Journal of
Medical Laboratory and Diagnosis

  • Abbreviation: J. Med. Lab. Diagn.
  • Language: English
  • ISSN: 2141-2618
  • DOI: 10.5897/JMLD
  • Start Year: 2010
  • Published Articles: 55

Full Length Research Paper

Prevalence and associated risk factors of Hepatitis B and Hepatitis C virus among volunteer blood donors in Arba Minch Blood Bank SNNPR, Ethiopia

Ayele Adato kabato
  • Ayele Adato kabato
  • SNNPR Health Bureau, Ethiopia.
  • Google Scholar
Gebru Mulugeta Weldearegay
  • Gebru Mulugeta Weldearegay
  • Department of Medical Laboratory Sciences, Addis Ababa University Collage of Health Sciences Ethiopia.
  • Google Scholar


  •  Received: 22 February 2016
  •  Accepted: 06 May 2016
  •  Published: 31 May 2016

 ABSTRACT

Hepatitis B virus (HBV) and Hepatitis C virus (HCV) is major public health problems that affect million people worldwide and people who are infected assumed to develop liver cirrhosis or hepatocelular carcinoma. Screening of blood donors is essential for healthy and safe donation. A cross sectional study design was conducted among volunteer blood donors in Arba Minch blood bank from March 2015 to April 2015. A total of 359 volunteer blood donors who came to Arba Minch blood Bank were interviewed face to face, then data was collected by using structured and pre-tested questionnaire, and finally blood sample drown and tested for HBV and HCV by using ELISA (enzyme linked immunosorbent assay) technique. Descriptive statistics was calculated for most variables in the study. OR and 95% CI was used to assess the association. Prevalence of HBV and HCV among study participant was 4.7 and 0%, respectively. From 17 participants tested positive for HBV, 8 (47%) were males. The test positivity among male was 8/197 (4.1%) while among females was 9/162 (5.6%) and more than three forth participants tested positive were age less than 25. After multivariate analysis, when positivity was compared among study participants grouped based on average monthly income, participants earning 581-1,300 birr were 32.2% less likely to have infection than participants earning below 580 birr per month. (AOR = 0.322, 95%CI =0.108-0.961). Volunteer donors who exposed to unsafe therapeutic drug injection was 8(2.2%) and from those 3(37.5%) was positive for HBV. When compare to volunteers who did not exposed 14(4%), exposed donors 11 times increased risk of HBV infection. This was statistically significant (AOR = 11.090, p = 2.258-54.475). Prevalence HBV of among volunteer blood donors in Arbaminch Blood Bank was 4.7%. Low monthly income and using unsafe therapeutic injection were related to HBV infection.

Key words: Hepatitis B virus, hepatitis C virus, volunteer blood donor.


 INTRODUCTION

Worldwide, two billion people have been infected with hepatitis B virus (HBV), 360 million have chronic infection, and 600,000 die each year from HBV related liver disease or hepatocellular carcinoma (Shepard et al., 2006). On the other hand HCV (hepatitis C virus) affects 130 to 210 million  people  worldwide  and  one  of  the  major   risk factors for hepatocellular carcinoma. Globally, at least one third of hepatocellular carcinoma cases are attributed to HCV infection and 350,000 people died from HCV related diseases per year (Lee et al., 2014). Approximately 1 000,000 people die each year (~2.7% of all deaths) from causes  related  to  viral  hepatit is  most commonly liver disease including liver cancer (WHO, 2009). An estimated 57% of cases of liver cirrhosis and 78% of cases of primary liver cancer result from HBV or HCV infection (Perz et al., 2006).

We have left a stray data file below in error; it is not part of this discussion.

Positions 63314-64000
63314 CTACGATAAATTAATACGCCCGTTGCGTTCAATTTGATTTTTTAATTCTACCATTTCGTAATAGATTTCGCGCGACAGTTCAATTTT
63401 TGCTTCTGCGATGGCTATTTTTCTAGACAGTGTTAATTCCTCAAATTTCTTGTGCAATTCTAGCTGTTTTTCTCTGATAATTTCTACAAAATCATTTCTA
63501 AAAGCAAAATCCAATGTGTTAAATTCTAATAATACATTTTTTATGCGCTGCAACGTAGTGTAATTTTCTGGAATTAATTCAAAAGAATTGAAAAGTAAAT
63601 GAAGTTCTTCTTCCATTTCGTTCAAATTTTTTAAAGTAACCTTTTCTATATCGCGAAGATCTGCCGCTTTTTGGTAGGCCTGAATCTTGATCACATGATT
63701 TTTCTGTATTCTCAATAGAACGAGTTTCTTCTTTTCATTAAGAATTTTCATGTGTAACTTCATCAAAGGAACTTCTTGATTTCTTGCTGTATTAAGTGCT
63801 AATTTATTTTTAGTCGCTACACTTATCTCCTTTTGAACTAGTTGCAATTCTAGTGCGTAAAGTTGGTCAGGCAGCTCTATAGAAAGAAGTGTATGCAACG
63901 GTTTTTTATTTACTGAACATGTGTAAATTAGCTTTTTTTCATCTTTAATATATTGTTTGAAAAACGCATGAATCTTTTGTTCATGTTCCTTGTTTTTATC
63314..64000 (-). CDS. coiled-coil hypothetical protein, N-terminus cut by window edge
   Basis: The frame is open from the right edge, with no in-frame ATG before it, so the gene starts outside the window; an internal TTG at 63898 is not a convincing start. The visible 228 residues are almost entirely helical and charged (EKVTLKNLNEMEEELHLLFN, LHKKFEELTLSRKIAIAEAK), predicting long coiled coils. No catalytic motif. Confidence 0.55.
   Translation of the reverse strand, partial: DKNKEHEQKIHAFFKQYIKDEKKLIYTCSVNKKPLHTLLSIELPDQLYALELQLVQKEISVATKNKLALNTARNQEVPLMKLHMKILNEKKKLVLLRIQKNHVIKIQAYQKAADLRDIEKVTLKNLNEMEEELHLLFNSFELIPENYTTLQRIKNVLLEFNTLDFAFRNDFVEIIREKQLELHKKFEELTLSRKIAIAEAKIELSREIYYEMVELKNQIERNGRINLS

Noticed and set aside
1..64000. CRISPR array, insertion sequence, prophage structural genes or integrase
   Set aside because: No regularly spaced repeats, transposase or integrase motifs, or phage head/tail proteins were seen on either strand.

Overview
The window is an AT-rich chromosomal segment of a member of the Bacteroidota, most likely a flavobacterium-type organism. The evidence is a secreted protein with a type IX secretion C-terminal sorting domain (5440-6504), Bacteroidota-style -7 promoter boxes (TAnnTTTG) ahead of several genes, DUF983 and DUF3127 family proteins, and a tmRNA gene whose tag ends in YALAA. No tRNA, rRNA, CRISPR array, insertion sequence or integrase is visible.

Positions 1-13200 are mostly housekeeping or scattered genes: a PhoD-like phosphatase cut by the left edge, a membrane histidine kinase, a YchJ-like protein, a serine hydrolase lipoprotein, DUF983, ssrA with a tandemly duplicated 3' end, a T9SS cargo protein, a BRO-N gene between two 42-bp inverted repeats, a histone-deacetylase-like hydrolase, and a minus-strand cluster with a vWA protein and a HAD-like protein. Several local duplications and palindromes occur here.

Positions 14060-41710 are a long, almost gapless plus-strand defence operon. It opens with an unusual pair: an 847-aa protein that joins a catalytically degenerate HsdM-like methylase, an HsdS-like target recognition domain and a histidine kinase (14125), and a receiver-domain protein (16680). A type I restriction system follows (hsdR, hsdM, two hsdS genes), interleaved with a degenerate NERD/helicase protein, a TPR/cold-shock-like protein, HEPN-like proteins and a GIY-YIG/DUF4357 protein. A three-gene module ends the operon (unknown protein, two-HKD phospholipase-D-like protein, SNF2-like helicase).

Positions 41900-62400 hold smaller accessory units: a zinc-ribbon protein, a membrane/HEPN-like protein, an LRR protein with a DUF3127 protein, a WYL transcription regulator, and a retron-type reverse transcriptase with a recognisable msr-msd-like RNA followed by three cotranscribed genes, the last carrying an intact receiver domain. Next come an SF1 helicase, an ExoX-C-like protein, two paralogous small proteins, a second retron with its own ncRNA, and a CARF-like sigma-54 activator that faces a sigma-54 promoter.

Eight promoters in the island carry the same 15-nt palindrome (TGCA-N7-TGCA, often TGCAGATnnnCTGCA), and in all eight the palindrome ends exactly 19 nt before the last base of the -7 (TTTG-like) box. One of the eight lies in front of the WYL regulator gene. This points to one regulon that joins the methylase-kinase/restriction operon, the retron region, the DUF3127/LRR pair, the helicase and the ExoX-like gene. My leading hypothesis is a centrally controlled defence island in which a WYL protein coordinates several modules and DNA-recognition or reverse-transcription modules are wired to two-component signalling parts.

The prevalence of HBV is estimated at 8% in West Africa and 5 to 7% in Central, Eastern and Southern Africa (WHO, 2012). HCV prevalence pattern across age is similar in East, Central, and Southern sub-Saharan Africa, with the latter two having considerably lower prevalence compared to other sub-Saharan African regions. Differences in prevalence across age and total prevalence between 1990 and 2005 for sub-Saharan Africa are not significant, except in the West region, where total prevalence decreased from 4.0% in 1990 to 2.8% in 2005 (Hanafiah et al., 2013).
 
The World Health Organization (WHO) estimated that transfusion of unsafe blood accounted for 8 to 16 million hepatitis B virus infections and 2.3 to 4.7 million hepatitis C infections each year (WHO, 2001). It is estimated that in sub-Saharan Africa, more than 45,000 hepatitis B viruses or hepatitis C virus infections are transmitted through contaminated transfusions annually (CDC, 2014). From 2000 to 2011, countries in Sub-Saharan Africa increased screening of donated blood units for HBV and HCV from 76 to 94% and 34 to 86%, respectively. During the same period, the median percentage of HBV marker-reactive units decreased from 7.1 to 4.4%, and the median percentage of HCV marker-reactive units decreased from 1.4 to 0.9%. In Ethiopian blood donors Marker-reactive rates in 2000/2004 from 24,000 donors was 4% for Hepatitis B and 2% for hepatitis C and 2010/2011 from 92,218  donors  was  3.42% for Hepatitis B and 0.47% for hepatitis C and 2000/2004  to  2010/2011 ratio was 0.86% for Hepatitis B and 0.23% for hepatitis C (CDC, 2014).. Beside this prevalence of HBV and HCV reported from different parts in Ethiopia 4.11% HBV and 0.63% HCV in Bahir Dar (Assefa et al., 2013), 2.1% HBV and 0.2% HCV in Jimma (Yami et al., 2011), 6.2% HBV and 1.7% HCV in Amhara and Tigray Regional states (Gelaw and Mengistu, 2007).